The Halo Infinite technical preview went live last weekend, and we had a blast trying all of Master Chief’s new toys, including the sick new grappling hook. But there are plenty of changes to the Halo formula, both good and bad.
While Halo 5: Guardians doesn’t have a great reputation due to its lackluster campaign, it had the best gameplay in the entire Halo franchise. So how does Halo Infinite compare? And how drastically did they change the game to bring it back to its roots?
Let’s talk about which game has the better gameplay between Halo Infinite vs. Halo 5 Guardians, and what the big changes are coming to the new Halo title.
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Halo Infinite vs. Halo 5 Guardians: Movement
One of my favorite things to come out of Halo 5: Guardians was the versatile movement. You could slide and even use your thruster pack to dodge in any direction. Unfortunately, most of these Spartan abilities aren’t featured in Halo Infinite. There's a slide maneuver, but it’s not very impressive and almost seems pointless. Halo 5: Guardians mastered a Spartan’s true movement capabilities, as they were depicted in the books.
Needless to say, I’m disappointed by the movement mechanic in Halo Infinite. However, Halo Infinite has a few neat gimmicks up its sleeve, such as the grappling hook. It seemed like a great mechanic to use in an open-area campaign, but I didn’t find it that useful in multiplayer. That’s mostly because you’re leaving yourself open when you are swinging across the map, and it, therefore, requires a high learning curve to use it tactically and efficiently.
The movement abilities featured in Halo 5: Guardians could theoretically come back in the way of Equipment in Halo Infinite.
Halo Infinite vs. Halo 5 Guardians: Equipment
The biggest change in Halo 5: Guardians was removing the equipment and replacing it with natural Spartan abilities, like Spartan Charge and ground pound, which tied into the versatile movement. However, since Halo Infinite removed those abilities, it replaced them with the traditional Equipment gameplay mechanic from previous Halo titles.
Halo Infinite features equipment like Active Camo, Overshield, Grappleshot, Drop Wall, Threat Sensor and Repulsor. That’s what we’ve seen so far, at least. I am sad we don’t have some of the natural abilities from Halo 5: Guardians, but Halo Infinite’s take on equipment brings me back to the good ol’ days of Halo 3.
Seeing Active Camo and Overshield as traditional equipment instead of simple pickups was a badass turn for those two power ups. The Grappleshot is wholly unique to the franchise and completely game changing in what it’s trying to do. Drop Wall is a modified version of the Bubble Shield from Halo 3, while the Threat Sensor is exactly what it sounds like -- nothing revolutionary. The Repulsor, however, is interesting. On top of deflecting explosives and bullets, it can give your jump a little boost, which Halo fanatics are going to love for trick jumps.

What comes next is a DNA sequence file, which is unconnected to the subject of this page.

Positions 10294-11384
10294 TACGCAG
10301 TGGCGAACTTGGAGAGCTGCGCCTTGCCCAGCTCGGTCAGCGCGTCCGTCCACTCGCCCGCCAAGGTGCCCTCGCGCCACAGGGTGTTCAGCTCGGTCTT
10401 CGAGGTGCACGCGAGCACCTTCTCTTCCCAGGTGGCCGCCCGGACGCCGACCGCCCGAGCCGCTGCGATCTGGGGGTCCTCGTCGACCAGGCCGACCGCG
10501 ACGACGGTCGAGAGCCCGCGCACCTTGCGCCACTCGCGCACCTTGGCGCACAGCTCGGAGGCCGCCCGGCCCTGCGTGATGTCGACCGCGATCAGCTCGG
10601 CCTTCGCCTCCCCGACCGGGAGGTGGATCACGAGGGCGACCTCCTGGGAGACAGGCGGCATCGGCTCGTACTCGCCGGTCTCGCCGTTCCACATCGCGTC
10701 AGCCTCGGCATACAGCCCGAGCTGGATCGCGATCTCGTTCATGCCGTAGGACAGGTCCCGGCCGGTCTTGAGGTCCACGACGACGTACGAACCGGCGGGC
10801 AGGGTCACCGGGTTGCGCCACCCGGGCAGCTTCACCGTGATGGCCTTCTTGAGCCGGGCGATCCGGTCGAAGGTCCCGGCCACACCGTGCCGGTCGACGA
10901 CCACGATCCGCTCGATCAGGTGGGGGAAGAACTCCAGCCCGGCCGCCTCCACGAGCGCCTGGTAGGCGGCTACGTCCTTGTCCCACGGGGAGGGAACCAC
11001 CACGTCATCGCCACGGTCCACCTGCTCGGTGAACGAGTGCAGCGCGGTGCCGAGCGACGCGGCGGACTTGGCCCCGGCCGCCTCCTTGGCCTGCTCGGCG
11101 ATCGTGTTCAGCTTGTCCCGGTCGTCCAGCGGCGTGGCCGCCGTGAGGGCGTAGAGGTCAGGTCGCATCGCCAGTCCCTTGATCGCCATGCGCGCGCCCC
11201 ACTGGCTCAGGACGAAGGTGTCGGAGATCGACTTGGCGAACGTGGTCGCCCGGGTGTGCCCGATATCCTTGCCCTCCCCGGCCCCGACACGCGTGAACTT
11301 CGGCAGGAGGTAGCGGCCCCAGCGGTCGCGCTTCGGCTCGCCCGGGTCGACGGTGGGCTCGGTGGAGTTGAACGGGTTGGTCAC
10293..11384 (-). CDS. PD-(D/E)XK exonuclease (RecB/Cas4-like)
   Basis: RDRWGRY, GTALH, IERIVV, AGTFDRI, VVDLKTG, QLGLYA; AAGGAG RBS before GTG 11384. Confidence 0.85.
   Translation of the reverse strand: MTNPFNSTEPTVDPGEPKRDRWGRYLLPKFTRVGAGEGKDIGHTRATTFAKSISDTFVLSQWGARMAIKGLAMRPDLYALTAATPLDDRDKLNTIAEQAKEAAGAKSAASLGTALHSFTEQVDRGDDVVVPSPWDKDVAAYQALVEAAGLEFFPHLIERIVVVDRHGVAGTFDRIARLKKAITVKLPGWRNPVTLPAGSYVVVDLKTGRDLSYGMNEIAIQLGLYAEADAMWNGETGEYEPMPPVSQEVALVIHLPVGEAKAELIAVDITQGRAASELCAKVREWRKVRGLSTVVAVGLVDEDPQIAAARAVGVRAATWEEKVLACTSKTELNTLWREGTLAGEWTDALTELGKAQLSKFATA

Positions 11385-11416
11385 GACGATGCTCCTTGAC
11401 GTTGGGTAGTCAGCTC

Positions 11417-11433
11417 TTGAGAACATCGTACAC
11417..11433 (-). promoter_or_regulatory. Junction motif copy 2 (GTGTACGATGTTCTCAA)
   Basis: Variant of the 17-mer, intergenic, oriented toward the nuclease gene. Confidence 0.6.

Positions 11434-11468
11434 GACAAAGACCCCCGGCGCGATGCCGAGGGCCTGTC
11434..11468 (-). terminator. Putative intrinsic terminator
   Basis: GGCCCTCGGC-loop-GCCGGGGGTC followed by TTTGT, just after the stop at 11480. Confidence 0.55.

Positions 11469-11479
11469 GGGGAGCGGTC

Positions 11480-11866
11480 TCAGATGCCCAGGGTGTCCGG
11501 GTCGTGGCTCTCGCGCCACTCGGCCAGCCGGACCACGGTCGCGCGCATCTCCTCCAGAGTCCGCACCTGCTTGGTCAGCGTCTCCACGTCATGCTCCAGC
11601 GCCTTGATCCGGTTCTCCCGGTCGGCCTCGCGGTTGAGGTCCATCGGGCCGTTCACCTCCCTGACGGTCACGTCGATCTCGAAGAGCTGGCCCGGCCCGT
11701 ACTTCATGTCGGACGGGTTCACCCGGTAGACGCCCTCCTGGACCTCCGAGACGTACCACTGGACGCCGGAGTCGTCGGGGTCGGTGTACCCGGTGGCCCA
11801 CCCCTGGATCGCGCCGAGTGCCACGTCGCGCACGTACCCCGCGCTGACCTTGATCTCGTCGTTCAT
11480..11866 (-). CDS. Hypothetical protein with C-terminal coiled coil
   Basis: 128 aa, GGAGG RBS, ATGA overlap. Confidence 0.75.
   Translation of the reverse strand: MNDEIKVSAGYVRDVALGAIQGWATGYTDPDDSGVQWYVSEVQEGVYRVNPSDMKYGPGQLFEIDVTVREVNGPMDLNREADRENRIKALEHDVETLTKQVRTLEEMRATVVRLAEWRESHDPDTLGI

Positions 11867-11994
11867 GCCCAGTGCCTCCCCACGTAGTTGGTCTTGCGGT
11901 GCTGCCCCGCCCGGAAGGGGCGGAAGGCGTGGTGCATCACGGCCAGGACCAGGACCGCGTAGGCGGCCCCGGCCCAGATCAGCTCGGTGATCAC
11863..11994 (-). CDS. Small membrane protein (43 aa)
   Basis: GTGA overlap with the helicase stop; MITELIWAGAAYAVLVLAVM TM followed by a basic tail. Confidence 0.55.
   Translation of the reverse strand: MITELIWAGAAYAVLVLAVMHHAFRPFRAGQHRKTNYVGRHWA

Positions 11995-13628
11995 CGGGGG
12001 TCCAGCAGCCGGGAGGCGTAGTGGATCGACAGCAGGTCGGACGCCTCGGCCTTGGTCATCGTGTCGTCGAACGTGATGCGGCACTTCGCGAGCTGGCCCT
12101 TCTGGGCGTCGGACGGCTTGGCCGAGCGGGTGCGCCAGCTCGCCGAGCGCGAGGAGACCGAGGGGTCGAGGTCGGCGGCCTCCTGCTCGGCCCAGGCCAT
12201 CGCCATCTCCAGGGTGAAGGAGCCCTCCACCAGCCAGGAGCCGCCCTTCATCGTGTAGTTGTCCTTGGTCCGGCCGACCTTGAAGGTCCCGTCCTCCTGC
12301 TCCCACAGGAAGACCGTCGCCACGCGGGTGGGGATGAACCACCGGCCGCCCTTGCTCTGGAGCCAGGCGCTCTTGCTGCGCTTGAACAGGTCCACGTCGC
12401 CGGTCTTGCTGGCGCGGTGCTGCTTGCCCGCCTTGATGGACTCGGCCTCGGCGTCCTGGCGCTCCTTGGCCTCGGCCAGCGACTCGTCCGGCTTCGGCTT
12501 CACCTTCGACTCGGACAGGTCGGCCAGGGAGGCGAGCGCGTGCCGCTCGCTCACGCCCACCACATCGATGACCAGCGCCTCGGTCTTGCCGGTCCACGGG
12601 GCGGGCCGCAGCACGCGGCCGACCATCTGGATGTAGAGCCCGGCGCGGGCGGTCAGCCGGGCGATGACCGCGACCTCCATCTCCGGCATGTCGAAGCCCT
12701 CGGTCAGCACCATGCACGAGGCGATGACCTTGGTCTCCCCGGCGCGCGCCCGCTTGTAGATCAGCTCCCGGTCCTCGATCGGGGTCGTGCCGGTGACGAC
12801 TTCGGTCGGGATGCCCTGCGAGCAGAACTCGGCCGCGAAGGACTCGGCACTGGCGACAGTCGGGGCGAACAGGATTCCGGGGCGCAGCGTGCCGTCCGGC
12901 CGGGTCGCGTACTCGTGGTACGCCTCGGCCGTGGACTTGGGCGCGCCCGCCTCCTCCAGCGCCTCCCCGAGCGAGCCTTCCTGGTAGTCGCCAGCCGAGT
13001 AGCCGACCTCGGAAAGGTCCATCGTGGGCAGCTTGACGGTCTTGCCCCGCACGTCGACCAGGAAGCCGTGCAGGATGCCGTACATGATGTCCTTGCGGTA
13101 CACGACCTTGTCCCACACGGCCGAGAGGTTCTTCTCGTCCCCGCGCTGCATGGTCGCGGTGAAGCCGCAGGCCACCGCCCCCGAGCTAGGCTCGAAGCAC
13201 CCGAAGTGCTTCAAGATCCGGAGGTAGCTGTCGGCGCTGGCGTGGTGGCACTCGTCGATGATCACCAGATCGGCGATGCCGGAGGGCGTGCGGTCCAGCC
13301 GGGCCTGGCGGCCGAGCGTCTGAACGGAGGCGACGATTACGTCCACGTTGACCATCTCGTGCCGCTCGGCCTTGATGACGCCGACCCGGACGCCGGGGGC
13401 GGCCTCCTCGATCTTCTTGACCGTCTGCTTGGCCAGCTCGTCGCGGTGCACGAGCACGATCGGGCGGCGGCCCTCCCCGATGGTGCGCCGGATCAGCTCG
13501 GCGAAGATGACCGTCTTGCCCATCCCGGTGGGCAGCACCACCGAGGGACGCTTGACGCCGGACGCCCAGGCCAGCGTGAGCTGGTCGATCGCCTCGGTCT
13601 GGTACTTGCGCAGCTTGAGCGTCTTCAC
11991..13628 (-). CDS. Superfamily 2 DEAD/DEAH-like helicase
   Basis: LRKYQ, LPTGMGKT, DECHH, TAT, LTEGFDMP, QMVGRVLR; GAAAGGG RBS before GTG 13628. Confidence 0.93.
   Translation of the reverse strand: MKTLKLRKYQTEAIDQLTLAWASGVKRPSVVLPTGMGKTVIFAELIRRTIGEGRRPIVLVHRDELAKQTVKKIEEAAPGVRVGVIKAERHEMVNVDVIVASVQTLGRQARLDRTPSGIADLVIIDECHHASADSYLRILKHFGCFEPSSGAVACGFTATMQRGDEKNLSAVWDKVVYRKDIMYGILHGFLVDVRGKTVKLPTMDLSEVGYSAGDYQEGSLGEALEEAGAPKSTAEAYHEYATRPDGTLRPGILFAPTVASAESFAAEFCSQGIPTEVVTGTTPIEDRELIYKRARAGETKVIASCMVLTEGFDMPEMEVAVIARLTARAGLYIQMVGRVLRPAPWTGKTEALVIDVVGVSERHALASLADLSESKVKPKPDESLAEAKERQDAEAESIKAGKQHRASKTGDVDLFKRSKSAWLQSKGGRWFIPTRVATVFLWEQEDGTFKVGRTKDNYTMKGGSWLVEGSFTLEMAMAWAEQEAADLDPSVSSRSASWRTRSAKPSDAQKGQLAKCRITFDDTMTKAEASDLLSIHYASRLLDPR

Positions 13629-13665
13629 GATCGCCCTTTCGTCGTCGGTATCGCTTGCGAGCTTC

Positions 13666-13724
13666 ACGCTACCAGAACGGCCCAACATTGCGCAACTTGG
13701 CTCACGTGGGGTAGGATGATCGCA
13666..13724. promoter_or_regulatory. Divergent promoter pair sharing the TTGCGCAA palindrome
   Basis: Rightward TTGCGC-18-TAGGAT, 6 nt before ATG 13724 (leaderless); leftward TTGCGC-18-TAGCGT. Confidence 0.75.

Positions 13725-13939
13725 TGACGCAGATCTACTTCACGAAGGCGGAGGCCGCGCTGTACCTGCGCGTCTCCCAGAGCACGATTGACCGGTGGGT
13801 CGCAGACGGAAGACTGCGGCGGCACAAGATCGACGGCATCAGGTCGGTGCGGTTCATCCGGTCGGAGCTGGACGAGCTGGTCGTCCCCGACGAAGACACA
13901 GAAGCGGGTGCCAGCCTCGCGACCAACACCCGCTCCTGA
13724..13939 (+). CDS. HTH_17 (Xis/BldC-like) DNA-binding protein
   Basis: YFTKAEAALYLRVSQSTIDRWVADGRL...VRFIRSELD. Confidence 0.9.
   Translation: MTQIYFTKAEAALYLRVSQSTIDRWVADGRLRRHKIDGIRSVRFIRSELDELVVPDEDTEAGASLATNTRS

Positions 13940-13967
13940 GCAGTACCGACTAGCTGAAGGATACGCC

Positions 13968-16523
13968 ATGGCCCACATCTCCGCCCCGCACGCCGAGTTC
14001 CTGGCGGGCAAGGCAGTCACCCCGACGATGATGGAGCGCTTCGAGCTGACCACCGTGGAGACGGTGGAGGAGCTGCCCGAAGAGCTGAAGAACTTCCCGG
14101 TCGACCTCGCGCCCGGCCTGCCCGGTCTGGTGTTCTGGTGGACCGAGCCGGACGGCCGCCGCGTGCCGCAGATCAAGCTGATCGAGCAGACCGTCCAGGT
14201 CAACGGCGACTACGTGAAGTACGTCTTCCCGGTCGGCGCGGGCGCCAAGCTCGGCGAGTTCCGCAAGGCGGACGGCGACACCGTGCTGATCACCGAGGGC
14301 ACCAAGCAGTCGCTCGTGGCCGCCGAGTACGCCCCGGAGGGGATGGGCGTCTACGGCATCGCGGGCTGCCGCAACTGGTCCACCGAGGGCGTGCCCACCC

The Equipment in Halo Infinite adds way more variety to the gameplay, especially in multiplayer, than the few Spartan abilities that Halo 5: Guardians featured.
Halo Infinite vs. Halo 5 Guardians: Gunplay
Both Halo Infinite and Halo 5: Guardians feature extremely fun gunplay, but neither games are perfect. Halo Infinite’s gunplay feels more impactful given the sound design, the way the guns look and the way enemies react when getting hit.
However, Halo 5: Guardians lets you aim down the sights of your weapons for a more realistic experience. My biggest issue with Halo Infinite is that it doesn’t feel like you’re aiming down the sights of the gun that you’re holding. There’s a quick snap to the gun’s sight, and it looks flat instead of three dimensional. I am enjoying the gunplay more in Halo Infinite, but I hope the look and feel of the scopes in Halo Infinite are adjusted in the coming months.
The developers also cut out assassinations, so meleeing people in the back isn’t as stylish or cool anymore. However, the HUD in Halo Infinite looks a lot cleaner than in Halo 5: Guardians, which is always a welcome improvement.
As someone who loved the gameplay in Halo 5: Guardians, there seems to be some regression in Halo Infinite. At the same time, there are many new and returning features, like Equipment, that add a fresh mechanic into play.
It’s hard to tell if Halo Infinite is going to be better than Halo 5: Guardians from a small sampling of gameplay. Regardless, Halo Infinite is fun and exciting to play. If the developers add thrusters as equipment and some range to the slide, Halo Infinite might win me over. But right now, I’m stuck between the two titles.
We’ll have to see how Halo Infinite fares against Halo 5: Guardians when it launches sometime later this year.